Stanford prof laments high school textbooks teach climate change as 'two-sided issue'

Dismayed that two politically opposite states present climate change similarly, researchers suggest schools should not be 'misrepresenting the scientific consensus.'

Stanford researchers developed an AI-based 'climate dictionary' to analyze the narratives of climate change within influential high school textbooks used in California and Texas.

After conducting a recent AI-based study that found influential high school textbooks in California and Texas to be similar in their instructing of climate change, a Stanford University professor is concerned that such politically different states agree on teaching the subject as a “two-sided issue.”

In May, Stanford published its findings after using artificial intelligence to explore the narratives of how 30 prominent high school textbooks in California and Texas discuss global climate change.

“Despite differences in state-level standards, the content of textbooks in California and Texas is surprisingly similar in the extent and nature of climate change-related discourse,” the researchers noted. “Our study indicates that history textbook reform is an important arena for expanding and improving climate change education.”

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The two states were selected because their history textbooks in particular are considered to “strongly influence textbook content nationwide.”

Stanford associate professor Patricia Bromley, who oversaw the study, lamented that many high school textbooks teach “the science is undecided” when it comes to climate change. She claimed that as opposed to history, where it’s valuable “to be able to consider alternative viewpoints,” it becomes a disadvantage to express uncertainty in regards to global warming.

Bromley and Hannah D’Apice, a Stanford PhD student and the study’s other researcher, believe that “a better approach…is to invite students to consider the complex social dimensions of climate impacts and political processes for creating policies, without misrepresenting the scientific consensus around climate change.”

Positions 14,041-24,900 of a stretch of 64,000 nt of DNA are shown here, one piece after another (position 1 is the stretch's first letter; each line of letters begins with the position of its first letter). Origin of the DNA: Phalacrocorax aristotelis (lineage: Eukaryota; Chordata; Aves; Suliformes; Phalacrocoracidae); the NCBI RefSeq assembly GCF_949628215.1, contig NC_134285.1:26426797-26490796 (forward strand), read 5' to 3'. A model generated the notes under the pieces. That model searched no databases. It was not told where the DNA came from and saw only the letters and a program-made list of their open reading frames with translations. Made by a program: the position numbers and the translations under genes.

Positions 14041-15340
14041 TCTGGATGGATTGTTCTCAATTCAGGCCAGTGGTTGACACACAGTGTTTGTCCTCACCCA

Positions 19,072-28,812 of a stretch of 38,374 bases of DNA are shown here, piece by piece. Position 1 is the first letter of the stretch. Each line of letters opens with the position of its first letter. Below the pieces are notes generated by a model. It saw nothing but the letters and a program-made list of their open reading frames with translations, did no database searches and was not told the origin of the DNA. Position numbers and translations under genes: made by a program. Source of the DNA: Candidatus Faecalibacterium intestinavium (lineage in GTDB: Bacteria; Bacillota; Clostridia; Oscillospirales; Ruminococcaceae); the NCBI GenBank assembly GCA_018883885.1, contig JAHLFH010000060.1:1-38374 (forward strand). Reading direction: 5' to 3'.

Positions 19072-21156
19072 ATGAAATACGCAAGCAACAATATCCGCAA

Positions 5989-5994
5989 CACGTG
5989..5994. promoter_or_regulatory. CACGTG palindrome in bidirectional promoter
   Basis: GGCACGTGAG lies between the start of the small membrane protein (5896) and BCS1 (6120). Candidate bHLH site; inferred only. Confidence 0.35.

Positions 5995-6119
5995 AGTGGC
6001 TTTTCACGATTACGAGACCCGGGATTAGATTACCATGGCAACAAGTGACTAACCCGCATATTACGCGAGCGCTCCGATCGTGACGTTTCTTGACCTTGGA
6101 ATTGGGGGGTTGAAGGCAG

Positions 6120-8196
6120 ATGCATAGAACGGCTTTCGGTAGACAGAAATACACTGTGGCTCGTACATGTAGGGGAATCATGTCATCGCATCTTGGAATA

D’Apice suggested that “it matters how students are taught to see climate change as a civic issue.” She also said “scientific literacy” is essential within many aspects of life.

Contrary to the textbooks’ reporting, Stanford asserts: “Scientific evidence unequivocally shows human activities, mainly through emissions of greenhouse gasses, have caused global warming.”

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D’Apice indicated that if people really want to see a difference in climate change, then “students need to understand not only the scientific consensus, but also the political and social mechanisms…to create change.” 

The AI used in the study is considered to be a form of “natural language processing.” It searched for textbook language and pulled specific terms from them to create the “new climate dictionary.” 

To find related phrases, “researchers first generated a broad list of terms and sentences related to climate change.” They developed a list of 141 terms such as “pollution” and “footprint.”

According to the university, Bromley hopes this tool will be used worldwide “to develop global indicators around education.” She is working with groups such as the “United Nations-backed Mission 4.7.” 

Bromley concluded that climate change is “not just an issue for science,” but “something that should be integrated throughout all other aspects of society.”

Campus Reform contacted all relevant parties for comment. This story will be updated accordingly.